Tuesday, 16 September 2014

Personal Politics and Supporting Palestine

Bret Stephens in the Wall Street Journal pointed out that Israel arouses a level of condemnation that never seems to apply equally elsewhere.[1] I have seen a similar theme on social media: why do many individuals who vocally support Palestine remain silent on other conflicts and tragedies around the world, many of which have a higher mortality rate than the Israel/Palestine conflict? (Examples provided include fighting or persecution in places like Syria, Iraq, Pakistan, Ukraine, and Nigeria).
The implication of this theme is that Palestinian supporters either perceive the lives of others around the world as less worthy of support, or that the real reason for their support of Palestine is actually a hatred for Israel (with the unspoken accusation of anti-Semitism).
I believe this theme is designed to silence supporters of Palestine by making them question their motives and a) instil a sense of guilt over their support of Palestine and/or lack of support for other causes and b) fear being labelled anti-Semitic.
In response to this theme I wondered how I could justify my own support for Palestine as opposed to many other conflicts. I found I have several interconnected reasons. Below I explain these and attempt to justify why personally I vocally support Palestine while remaining largely silent over other conflicts and tragedies.
1.     The primary justification behind my support of Palestine is probably the most superficial – the privilege of personal choice. I choose to be vocal about Palestine. Others are free to be vocal about other topics, whether they are conflicts, illnesses, human rights, or even hobbies or television series. Similarly, a reader has free choice to disagree with or ignore my support.
2.     My second justification is my belief in resisting imperialism. The imperialist power of the world is the United States and Israel works hand-in-glove with them against the Palestinians. Of course there are other victims of imperialism around the world but my interest mainly lies in the Middle East.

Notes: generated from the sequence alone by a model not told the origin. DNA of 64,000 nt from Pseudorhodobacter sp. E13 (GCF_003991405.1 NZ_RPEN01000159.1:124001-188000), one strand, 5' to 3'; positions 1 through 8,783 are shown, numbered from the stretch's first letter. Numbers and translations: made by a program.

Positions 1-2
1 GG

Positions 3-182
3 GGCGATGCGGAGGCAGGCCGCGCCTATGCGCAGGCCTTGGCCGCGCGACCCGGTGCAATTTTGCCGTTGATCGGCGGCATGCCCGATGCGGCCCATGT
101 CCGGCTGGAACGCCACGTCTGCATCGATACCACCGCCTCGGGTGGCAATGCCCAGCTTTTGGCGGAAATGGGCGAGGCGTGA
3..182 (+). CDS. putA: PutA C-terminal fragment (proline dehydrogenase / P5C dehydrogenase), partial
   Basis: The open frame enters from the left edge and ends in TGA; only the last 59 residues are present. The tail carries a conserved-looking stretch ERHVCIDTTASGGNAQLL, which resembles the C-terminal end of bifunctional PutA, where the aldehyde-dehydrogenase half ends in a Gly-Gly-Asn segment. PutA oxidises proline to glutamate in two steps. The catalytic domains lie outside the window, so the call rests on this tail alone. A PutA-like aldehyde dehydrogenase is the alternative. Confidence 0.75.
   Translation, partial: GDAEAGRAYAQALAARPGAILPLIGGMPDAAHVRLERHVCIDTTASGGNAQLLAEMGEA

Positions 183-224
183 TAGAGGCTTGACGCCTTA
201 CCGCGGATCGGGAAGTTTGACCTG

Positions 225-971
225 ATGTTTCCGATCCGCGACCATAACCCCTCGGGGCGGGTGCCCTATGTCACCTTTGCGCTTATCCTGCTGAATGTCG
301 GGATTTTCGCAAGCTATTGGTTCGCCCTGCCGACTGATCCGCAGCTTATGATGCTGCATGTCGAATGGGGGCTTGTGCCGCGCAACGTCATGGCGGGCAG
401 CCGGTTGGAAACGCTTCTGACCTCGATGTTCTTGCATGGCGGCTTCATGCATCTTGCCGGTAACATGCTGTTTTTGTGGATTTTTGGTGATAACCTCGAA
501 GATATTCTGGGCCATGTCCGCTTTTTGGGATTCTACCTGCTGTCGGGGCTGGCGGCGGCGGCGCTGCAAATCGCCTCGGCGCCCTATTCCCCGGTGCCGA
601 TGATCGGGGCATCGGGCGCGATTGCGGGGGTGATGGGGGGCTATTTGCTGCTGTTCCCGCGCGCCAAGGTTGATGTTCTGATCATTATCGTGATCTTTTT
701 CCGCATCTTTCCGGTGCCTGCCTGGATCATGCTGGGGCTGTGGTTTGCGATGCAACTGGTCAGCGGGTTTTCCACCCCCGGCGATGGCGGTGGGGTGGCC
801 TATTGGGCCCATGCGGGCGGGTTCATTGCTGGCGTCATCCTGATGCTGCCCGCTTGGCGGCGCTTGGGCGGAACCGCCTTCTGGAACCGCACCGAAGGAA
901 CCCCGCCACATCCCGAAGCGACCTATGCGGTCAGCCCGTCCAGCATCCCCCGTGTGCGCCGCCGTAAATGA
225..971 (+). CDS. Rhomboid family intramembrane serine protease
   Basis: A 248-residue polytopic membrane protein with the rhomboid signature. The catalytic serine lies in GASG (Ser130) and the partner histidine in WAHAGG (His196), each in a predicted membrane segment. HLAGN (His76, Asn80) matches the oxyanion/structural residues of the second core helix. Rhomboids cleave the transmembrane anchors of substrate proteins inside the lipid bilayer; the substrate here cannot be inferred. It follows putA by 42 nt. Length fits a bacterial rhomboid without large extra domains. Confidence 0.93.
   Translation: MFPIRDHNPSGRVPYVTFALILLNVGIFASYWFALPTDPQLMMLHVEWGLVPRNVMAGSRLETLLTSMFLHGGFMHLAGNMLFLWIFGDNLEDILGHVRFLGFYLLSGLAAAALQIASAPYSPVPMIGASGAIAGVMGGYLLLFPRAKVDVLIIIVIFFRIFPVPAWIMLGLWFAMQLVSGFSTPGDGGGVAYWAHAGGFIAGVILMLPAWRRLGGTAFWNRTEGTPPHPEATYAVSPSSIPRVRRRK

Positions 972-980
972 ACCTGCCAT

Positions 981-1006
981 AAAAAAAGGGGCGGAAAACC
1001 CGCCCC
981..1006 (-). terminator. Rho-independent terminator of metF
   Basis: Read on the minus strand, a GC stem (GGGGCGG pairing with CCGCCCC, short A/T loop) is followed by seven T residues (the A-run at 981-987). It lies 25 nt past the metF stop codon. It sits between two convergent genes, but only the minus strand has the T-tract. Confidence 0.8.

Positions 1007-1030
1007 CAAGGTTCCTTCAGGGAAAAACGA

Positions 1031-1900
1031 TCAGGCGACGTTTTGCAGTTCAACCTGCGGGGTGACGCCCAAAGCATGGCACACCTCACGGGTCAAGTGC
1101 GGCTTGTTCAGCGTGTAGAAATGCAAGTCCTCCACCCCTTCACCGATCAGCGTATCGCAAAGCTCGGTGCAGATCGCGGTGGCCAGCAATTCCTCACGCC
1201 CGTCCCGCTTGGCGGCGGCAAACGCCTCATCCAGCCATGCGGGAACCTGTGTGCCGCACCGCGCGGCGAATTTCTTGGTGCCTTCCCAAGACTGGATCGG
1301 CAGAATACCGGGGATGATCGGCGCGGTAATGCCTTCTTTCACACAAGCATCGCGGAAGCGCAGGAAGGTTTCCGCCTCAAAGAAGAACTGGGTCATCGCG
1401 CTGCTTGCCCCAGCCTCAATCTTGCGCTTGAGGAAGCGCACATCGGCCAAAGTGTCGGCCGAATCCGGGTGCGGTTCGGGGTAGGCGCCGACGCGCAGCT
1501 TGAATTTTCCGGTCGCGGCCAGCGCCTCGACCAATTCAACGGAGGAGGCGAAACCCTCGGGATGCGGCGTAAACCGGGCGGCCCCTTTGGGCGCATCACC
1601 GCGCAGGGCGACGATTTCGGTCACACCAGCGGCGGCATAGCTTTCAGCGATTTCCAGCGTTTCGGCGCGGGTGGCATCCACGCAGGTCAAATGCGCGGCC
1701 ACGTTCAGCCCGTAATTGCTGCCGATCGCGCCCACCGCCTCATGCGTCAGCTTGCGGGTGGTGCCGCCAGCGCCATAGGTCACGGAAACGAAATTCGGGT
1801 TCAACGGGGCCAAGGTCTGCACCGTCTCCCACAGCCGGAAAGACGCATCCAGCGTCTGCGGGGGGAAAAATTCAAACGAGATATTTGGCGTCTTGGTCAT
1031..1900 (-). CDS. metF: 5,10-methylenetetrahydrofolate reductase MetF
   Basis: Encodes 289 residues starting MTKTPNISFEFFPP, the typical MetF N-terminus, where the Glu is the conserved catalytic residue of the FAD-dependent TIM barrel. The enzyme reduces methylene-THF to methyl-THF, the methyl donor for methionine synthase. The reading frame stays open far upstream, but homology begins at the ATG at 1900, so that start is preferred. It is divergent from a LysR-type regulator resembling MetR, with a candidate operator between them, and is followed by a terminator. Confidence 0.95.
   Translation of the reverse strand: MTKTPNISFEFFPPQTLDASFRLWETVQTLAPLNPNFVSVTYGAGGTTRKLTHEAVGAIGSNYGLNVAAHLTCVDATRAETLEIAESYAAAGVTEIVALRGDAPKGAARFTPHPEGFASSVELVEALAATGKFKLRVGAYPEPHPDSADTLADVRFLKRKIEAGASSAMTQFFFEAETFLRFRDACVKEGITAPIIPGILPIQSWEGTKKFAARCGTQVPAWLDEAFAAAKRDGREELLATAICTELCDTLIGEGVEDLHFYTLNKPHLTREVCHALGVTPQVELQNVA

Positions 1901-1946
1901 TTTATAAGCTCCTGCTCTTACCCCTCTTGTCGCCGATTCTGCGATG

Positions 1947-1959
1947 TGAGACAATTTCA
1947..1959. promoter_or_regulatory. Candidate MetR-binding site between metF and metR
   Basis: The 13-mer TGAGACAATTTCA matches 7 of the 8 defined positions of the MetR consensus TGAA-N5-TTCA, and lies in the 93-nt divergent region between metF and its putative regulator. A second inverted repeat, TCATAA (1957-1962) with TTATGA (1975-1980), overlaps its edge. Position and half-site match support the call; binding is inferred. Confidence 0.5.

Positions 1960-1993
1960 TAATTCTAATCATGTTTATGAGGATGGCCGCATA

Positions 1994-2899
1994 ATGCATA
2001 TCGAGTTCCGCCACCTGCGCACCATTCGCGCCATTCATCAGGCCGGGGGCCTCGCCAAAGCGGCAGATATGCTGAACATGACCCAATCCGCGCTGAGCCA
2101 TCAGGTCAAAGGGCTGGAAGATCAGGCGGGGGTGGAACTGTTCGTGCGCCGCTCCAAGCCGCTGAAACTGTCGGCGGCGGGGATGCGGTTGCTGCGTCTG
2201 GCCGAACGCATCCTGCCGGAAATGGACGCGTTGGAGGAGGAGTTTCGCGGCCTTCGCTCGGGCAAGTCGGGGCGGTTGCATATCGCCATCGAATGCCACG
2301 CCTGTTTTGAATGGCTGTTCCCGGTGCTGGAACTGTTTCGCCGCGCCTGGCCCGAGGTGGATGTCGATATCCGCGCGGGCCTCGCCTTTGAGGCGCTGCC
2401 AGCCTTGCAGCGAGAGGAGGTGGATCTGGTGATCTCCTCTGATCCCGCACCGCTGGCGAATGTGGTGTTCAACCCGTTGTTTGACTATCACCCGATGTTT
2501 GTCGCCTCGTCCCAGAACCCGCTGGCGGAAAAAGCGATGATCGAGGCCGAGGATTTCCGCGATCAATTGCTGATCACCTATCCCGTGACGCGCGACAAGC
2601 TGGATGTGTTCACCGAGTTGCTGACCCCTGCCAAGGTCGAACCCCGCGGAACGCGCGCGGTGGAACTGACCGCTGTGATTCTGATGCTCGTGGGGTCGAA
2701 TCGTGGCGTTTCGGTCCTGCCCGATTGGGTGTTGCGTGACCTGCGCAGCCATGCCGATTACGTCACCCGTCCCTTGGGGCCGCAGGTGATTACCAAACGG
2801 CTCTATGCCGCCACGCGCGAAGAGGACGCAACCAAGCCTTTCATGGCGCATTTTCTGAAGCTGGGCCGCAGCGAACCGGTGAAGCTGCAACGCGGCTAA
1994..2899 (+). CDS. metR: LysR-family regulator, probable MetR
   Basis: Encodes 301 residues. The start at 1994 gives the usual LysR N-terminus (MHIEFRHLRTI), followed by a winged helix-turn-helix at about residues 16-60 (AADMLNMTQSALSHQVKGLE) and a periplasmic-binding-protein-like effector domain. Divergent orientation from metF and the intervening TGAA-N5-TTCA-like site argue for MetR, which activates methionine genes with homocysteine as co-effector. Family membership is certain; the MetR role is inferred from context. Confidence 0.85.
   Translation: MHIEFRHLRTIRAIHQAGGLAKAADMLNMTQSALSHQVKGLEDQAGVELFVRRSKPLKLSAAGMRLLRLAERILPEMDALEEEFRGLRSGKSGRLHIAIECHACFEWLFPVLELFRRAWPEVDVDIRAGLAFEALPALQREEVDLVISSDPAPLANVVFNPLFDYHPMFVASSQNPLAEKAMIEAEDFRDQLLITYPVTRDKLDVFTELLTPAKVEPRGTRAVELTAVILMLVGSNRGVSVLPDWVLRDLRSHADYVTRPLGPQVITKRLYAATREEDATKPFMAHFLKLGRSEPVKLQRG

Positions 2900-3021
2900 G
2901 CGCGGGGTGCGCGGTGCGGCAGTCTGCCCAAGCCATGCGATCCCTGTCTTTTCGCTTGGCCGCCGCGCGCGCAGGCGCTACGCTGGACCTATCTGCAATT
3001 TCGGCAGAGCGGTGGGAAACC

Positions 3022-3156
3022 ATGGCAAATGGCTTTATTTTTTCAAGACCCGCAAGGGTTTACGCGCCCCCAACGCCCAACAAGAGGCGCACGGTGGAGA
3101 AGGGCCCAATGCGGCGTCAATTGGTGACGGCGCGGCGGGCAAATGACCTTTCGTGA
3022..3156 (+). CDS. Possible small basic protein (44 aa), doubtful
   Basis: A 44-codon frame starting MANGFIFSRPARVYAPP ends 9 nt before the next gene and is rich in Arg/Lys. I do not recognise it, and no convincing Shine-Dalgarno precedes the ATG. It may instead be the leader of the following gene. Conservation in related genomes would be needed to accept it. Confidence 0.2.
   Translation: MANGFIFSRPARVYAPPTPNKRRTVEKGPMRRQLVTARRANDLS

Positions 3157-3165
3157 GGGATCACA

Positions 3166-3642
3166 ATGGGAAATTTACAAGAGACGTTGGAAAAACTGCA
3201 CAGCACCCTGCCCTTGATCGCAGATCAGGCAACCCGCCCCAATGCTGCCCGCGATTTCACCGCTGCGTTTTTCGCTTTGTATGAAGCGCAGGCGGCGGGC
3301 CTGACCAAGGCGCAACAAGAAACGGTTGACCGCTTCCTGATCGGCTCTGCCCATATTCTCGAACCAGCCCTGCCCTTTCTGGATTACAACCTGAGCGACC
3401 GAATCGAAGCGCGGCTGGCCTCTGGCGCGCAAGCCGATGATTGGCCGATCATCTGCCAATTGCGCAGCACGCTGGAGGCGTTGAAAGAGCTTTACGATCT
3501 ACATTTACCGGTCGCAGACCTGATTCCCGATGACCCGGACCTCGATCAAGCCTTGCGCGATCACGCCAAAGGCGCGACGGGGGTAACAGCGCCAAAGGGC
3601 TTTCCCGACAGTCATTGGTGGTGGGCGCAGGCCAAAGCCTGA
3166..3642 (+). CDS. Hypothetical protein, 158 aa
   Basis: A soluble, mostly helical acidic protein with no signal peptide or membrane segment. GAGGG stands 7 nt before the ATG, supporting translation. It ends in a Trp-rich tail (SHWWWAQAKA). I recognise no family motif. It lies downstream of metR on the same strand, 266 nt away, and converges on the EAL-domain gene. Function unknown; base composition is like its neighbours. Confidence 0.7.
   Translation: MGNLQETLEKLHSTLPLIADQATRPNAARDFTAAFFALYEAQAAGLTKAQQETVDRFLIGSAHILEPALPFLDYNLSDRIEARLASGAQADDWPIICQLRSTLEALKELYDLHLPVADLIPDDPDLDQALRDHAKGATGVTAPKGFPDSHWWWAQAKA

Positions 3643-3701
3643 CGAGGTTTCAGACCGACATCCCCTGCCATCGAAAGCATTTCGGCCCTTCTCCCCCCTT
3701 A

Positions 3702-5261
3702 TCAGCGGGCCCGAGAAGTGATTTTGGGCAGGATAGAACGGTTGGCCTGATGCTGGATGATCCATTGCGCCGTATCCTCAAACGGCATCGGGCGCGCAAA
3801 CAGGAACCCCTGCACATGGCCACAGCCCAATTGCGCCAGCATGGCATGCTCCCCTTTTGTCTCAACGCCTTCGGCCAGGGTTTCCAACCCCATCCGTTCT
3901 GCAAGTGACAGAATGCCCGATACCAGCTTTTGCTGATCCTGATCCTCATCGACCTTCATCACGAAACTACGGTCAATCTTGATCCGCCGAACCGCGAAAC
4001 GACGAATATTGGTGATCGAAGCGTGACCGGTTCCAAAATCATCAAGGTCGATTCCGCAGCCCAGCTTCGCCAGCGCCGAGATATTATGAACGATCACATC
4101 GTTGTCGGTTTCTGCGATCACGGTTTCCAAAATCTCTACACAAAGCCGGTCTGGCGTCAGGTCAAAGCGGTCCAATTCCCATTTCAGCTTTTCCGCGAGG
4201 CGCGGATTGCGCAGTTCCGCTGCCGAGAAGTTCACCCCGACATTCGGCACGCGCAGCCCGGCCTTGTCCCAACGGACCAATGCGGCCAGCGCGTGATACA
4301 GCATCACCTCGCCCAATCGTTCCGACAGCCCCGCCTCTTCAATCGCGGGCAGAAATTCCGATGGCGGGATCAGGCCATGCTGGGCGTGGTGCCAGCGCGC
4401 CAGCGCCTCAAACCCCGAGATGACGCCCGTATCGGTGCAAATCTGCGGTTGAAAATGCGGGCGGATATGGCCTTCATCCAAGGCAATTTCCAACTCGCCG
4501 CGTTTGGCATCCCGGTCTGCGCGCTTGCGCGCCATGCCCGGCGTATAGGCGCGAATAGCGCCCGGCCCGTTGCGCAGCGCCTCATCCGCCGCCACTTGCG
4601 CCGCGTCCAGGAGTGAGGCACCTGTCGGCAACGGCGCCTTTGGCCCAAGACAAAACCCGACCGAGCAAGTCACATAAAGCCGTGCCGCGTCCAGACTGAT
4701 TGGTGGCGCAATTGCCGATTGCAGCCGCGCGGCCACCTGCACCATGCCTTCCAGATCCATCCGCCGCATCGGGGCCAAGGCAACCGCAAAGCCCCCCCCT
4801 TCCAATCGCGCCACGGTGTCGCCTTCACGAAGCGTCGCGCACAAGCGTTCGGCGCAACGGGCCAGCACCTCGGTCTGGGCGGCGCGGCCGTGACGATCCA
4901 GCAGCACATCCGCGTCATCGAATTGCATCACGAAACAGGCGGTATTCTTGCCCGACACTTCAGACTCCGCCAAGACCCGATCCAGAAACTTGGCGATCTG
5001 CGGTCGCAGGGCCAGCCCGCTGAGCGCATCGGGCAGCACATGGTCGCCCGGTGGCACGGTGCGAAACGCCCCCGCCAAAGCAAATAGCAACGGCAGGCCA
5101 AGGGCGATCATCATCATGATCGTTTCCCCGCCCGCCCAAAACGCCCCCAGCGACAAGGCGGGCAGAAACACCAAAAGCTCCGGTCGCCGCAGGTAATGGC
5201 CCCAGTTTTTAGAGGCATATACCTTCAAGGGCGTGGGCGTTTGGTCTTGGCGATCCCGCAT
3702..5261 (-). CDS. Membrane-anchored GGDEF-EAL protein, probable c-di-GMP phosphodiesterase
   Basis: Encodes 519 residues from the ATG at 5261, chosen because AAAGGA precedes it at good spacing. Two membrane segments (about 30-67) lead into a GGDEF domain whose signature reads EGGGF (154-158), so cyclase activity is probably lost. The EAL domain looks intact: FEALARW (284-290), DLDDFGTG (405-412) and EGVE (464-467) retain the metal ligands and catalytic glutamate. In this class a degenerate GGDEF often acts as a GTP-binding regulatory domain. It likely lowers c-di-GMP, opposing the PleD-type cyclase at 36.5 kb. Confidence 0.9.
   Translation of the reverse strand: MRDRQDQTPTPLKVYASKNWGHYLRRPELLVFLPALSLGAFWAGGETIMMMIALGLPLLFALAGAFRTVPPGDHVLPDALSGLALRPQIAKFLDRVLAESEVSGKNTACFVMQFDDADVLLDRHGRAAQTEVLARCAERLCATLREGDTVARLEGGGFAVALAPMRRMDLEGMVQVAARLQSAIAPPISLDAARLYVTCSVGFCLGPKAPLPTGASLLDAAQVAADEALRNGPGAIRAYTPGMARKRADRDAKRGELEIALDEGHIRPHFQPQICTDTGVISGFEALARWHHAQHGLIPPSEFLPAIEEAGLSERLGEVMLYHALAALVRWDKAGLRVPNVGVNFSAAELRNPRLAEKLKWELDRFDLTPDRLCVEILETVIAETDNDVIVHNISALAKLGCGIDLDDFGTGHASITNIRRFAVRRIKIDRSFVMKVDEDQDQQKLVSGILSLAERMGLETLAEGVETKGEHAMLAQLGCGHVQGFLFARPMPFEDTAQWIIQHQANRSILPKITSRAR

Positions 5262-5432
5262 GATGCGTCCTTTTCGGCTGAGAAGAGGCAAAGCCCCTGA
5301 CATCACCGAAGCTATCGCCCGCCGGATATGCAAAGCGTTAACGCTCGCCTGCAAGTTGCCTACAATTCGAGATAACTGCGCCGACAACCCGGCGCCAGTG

3.     My third justification is the context around the Palestinian conflict. The military occupation of Palestine is the longest in modern history, ongoing since 1967. There is also the injustice of Palestinian displacement stretching back to 1947 and longer. Israel has repeatedly attacked Palestinians, as a collective several times just this century and as individuals on a daily basis. There is also a huge disparity of power between sides, with the massive economic and military power of Israel against little more than determination and resolution of the Palestinians. All this is summed up by UK MP Dr Phyllis Starkey:
Israel’s continued occupation of Gaza, the West Bank and East Jerusalem, its violations of the Geneva Conventions: in continuing to expropriate Palestinian land and settle their own citizens in the occupied territories, to demolish homes, deprive Palestinians of their freedom of movement, visit collective punishment on relatives of militants and on the entire population of Gaza through the continuing siege, arbitrary arrest and imprisonment (including imprisonment of children) and targeted assassinations, not to mention the wholly disproportionate military action against Gaza with its wilful disregard of civilian casualties. Israel’s apparent impunity for these multiple violations, and its failure to comply with UN resolutions, are a threat to international law and the authority of the UN as well as showing a complete disregard for the human rights of the Palestinians.[2]
4.     My fourth justification stems from the collusion with Israel from my own country. Australian politicians have repeatedly whitewashed Israel’s crimes, not only to their domestic audience but also at the United Nations. Likewise, the Australian media is largely silent or pro-Israeli in its reporting on events. This in turn heavily influences the perceptions of the Australian people, who are generally ignorant of the issue or hold sympathy for Israel as a “victim of terrorism.” As an Australian I feel responsibility to speak out to hold my politicians to account, to call out the media when they are biased, and to educate and influence my fellow citizens.
5.     Finally, for some of the same reasons outlined above, I believe Palestine is one of the main problems of the world and there is no topic which more urgently requires attention. Not only does the occupation affect the Palestinians themselves, but the conflict also creates tensions in the region and has the potential to cause further conflicts.